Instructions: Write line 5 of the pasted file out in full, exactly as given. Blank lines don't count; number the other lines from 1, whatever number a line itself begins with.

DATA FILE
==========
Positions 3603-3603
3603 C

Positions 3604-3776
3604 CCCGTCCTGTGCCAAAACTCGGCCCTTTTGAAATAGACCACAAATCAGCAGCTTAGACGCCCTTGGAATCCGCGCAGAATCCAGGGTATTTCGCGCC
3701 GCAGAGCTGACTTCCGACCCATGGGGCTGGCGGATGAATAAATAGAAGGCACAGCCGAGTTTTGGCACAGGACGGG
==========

3701 GCAGAGCTGACTTCCGACCCATGGGGCTGGCGGATGAATAAATAGAAGGCACAGCCGAGTTTTGGCACAGGACGGG